Dell Acquires EMC for $63.1B

An indelible mark on enterprise IT

-by Brenon Daly Simon Robinson

Announcing the largest tech deal since the Internet bubble burst, Dell plans to pay approximately $63.1bn for EMC. The debt-laden combination would create a sprawling IT giant with multibillion-dollar businesses in many of the primary enterprise technology markets, including storage, information security, IT services, servers and PCs. (For context, the combined Dell-EMC entity would be larger than Hewlett-Packard Enterprise (post-split), NetApp, Juniper Networks and Symantec combined.) Dell’s bold transformational transaction is not coming cheap, however. The company is valuing EMC significantly more richly than it valued itself when it went private two and a half years ago.

Further, Dell’s relatively pricey bulking up comes at a time when a number of rival enterprise IT vendors are slimming down. More to the point, several of these competitors are unwinding earlier blockbuster acquisitions they made in hopes of staying more relevant in a shifting IT market. The arrival of the public cloud has siphoned off billions of dollars that once flowed unimpeded to Dell, EMC and other first-generation technology firms. However, IT customers increasingly lack the appetite to buy, install and manage dozens of ‘piece parts’ and mold them into a cohesive whole. As a result, we can look at the combination of Dell and EMC as essential if the traditional IT model is to survive the onslaught from public cloud providers, most notably Amazon Web Services.

Though Dell has been on a path to build a ‘better together’ story for almost a decade, it clearly hasn’t been enough. In its effort to buy its way out of the commodity PC business, the company stitched together a patchwork of properties. However, the resulting ‘big picture’ has still not materialized. Dell has lacked a core focus point, as well as the heft and scale in any one market to dominate. Further, it has so far not sufficiently penetrated the large enterprise segment, or moved beyond its two longtime key verticals of healthcare and the public sector. Against this backdrop, it’s easy to see the attraction of EMC, which brings large enterprise credibility in storage, perhaps the industry’s most focused and effective sales operation and, in VMware, still one of the most strategic entities on the market.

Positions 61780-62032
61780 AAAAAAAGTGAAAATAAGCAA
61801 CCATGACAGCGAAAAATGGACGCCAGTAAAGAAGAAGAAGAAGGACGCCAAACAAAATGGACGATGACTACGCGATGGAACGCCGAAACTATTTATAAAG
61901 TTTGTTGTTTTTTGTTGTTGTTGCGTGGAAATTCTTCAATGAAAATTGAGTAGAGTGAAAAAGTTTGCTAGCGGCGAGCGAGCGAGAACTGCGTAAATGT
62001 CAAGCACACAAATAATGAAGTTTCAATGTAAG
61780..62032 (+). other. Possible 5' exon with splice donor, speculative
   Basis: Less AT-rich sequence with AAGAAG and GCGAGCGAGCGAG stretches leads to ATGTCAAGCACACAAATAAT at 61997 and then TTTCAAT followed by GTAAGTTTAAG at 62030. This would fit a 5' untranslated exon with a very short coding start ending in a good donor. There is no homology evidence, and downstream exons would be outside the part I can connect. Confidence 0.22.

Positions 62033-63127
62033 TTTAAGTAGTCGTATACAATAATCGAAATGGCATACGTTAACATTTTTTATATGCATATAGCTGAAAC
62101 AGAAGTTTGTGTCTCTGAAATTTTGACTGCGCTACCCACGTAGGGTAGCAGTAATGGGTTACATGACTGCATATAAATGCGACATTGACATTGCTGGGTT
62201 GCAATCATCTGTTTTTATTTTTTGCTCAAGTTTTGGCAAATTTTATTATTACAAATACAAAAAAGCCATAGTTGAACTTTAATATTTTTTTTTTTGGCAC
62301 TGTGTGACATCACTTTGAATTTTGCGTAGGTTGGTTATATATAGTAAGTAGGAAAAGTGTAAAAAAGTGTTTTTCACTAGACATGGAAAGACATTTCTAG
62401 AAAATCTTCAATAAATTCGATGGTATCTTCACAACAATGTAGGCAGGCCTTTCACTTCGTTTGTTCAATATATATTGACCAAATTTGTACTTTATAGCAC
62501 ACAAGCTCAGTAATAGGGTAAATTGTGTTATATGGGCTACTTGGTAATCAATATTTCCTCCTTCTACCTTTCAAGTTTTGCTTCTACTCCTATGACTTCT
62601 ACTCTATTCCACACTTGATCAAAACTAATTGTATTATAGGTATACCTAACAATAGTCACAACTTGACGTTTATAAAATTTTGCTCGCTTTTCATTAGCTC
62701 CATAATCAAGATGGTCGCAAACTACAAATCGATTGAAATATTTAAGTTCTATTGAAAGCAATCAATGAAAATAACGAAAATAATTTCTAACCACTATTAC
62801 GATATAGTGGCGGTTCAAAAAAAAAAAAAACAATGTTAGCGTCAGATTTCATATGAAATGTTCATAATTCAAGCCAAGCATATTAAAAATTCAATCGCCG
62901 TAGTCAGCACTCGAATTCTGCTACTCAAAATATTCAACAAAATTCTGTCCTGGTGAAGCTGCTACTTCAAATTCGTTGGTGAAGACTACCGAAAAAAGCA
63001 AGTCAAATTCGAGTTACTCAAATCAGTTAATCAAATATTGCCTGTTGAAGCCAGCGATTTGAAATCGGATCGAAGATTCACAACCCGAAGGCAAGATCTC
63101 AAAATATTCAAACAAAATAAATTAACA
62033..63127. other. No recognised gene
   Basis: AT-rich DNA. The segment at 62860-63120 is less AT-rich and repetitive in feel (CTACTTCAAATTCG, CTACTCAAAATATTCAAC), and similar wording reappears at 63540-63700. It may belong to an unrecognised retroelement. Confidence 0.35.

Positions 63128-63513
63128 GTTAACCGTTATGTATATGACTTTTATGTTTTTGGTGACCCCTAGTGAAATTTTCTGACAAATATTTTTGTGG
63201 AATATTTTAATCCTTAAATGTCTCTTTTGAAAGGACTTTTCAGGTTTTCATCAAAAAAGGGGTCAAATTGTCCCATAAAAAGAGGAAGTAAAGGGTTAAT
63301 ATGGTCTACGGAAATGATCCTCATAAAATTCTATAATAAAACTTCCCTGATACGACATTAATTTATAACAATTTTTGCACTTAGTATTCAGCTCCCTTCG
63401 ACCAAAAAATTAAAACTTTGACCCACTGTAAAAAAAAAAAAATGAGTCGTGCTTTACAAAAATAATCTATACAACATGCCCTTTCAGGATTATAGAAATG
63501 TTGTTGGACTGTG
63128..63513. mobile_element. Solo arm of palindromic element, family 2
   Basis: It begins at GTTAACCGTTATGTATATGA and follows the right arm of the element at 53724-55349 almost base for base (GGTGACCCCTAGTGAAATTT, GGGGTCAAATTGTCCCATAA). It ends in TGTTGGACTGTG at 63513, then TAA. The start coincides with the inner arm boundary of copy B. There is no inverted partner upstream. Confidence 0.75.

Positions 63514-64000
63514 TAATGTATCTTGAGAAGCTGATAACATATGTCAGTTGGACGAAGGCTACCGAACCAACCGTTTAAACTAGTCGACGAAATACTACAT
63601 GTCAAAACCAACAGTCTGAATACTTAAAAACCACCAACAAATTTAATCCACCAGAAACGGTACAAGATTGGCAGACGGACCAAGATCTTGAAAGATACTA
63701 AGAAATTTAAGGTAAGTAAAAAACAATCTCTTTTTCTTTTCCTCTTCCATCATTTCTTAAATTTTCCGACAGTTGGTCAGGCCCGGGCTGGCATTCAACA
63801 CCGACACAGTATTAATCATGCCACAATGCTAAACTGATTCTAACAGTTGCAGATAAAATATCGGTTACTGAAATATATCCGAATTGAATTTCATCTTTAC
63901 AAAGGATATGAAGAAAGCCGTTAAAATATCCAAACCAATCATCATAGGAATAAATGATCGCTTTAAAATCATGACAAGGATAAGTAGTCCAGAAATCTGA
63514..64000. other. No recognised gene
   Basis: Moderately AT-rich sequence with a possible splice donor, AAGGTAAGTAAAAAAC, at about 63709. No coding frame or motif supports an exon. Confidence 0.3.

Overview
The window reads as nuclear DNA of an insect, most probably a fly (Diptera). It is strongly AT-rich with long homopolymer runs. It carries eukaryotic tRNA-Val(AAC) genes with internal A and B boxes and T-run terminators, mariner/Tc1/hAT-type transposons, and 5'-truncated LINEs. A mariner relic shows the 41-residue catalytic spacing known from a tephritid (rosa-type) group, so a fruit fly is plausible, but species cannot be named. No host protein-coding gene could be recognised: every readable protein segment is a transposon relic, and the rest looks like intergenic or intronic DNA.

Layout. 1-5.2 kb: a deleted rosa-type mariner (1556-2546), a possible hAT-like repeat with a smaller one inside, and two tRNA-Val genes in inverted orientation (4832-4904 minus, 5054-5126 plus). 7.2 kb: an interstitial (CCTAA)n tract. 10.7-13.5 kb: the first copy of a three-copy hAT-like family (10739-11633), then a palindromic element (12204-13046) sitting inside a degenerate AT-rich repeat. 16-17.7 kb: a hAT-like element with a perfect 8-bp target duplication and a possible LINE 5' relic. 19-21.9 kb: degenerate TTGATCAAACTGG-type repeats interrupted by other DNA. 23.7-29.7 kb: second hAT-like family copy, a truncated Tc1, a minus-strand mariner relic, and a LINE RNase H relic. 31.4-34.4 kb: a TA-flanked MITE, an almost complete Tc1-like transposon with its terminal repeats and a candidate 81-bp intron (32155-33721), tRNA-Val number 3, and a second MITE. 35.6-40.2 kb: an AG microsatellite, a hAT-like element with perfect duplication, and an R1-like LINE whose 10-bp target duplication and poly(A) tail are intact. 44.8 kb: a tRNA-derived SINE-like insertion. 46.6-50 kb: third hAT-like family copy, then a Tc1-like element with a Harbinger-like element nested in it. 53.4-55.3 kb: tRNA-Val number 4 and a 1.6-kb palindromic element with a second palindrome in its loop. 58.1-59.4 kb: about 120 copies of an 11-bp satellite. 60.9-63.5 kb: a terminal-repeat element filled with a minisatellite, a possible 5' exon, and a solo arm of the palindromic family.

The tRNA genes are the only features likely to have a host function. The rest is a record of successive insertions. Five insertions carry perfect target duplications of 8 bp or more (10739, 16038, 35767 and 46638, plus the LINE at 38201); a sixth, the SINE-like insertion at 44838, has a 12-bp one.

EMC’s attractiveness also shows through in the valuation that Dell is paying, if not when viewed against the broader tech M&A market than certainly when put against Dell’s own worth. According to terms, Dell is paying 2.5x trailing sales and 11.5x trailing EBITDA for EMC. For comparison, in orchestrating the take-private of his namesake company, Michael Dell and his consortium paid just one-quarter the price-to-sales multiple of EMC and half the cash-flow multiple. Dell’s LBO, which stands as the third-largest private equity tech transaction in history, valued the company at just 0.5x trailing sales and 5.2x trailing EBITDA.

Look for a full report on the proposed Dell-EMC pairing later today on our website and in tomorrow’s 451 Market Insight.


Q1 2015 Storage M&A and Funding Highlights